The basics – Google Books Ngram Viewer searches for keywords in Google Books from way back to 2008. You can search for multiple keywords (up to four worked best for me) and graph the results next to each other. It’s pretty awesome.

h/t to Sociological Images for first pointing this out to me. I immediately thought of building some graphs that were relevant to Fat Acceptance and the sociology of size. Here are some initial results. There’s a link to the NGrams Viewer for each graph above the image, and you can click on the images to enlarge them.

Fat Acceptance


BLUE - "fat liberation" RED - "fat acceptance" GREEN - "size acceptance" YELLOW - "fatphobia"


Perfect Bodies and Inner Beauty



BLUE - "thin figure" RED - "hourglass figure" GREEN - "perfect body" YELLOW - "inner beauty"


Fat is Ugly and Thin is Beautiful


BLUE - "fat is ugly" RED - "thin is beautiful"


Muffin Tops and Baby Weight


BLUE - "baby weight" RED - "love handles" GREEN - "muffin top" YELLOW - "junk in the trunk"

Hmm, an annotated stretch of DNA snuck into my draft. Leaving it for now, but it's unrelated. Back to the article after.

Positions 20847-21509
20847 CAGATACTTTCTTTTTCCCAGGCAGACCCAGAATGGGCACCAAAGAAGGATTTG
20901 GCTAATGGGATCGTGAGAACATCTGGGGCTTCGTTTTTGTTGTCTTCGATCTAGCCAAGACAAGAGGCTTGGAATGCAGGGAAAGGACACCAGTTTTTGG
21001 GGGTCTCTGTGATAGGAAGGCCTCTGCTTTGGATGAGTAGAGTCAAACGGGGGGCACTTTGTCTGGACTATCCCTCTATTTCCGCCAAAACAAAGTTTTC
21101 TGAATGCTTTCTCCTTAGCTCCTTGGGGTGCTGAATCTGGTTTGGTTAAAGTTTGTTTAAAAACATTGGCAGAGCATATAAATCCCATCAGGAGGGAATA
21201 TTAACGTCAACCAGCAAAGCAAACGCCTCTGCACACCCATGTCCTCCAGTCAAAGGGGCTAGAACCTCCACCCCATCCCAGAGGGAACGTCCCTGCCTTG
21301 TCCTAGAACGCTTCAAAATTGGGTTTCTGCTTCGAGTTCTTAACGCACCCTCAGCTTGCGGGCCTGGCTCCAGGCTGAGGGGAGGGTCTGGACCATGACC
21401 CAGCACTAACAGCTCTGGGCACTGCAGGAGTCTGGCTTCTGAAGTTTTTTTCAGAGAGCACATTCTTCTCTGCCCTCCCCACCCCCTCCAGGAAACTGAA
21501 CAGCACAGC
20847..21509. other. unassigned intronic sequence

Obesity Epidemic


BLUE - "obesity epidemic" RED - "healthism" GREEN - "bmi"


Lose Weight…But You’re Too Skinny


BLUE - "need to lose weight" RED - "too skinny" GREEN - "go on a diet" YELLOW - "stop dieting"


Epidemics, Nutrition, and Surgery


BLUE - "obesity epidemic" RED - "childhood obesity" GREEN - "food pyramid" YELLOW - "gastric bypass"


Another interesting one – Shed pounds, burn calories

Universally Loathed

So many intelligent people can’t comprehend the genetics of size, which I find both astoundingly disappointing and rather nauseating.

If I hear one more time — just one more time — that the size of my body implies I’ve got some bevy of psychological issues, whoever makes that claim will be told in no uncertain terms why they are wrong. I’m done being silent about this, going along when other people spew misinformation and bigotry because I don’t want to rock whatever boat. I’m not out looking for a fight, but unfortunately you don’t have to go far these days to either get attacked or experience others being attacked for happening to embody the ‘wrong’ shape.

Nearly every group strives to disinclude fat people, to the extent where vociferous, well-reasoned  arguments will be levied against the culture of lookism only to then exclude fat people yet again. For example, a recent comment (which sparked this post), ran along the lines of: “Judging potential partners based on looks is wrong, but hey, sometimes you can tell when someone’s messed up and that’s when they’re OMGFAT!”

(because, the argument ‘from reason’ further stated, fat people must be fat because they overeat and they must overeat because they have some disturbing emotional problems which imply they are broken and hence undesirable partners)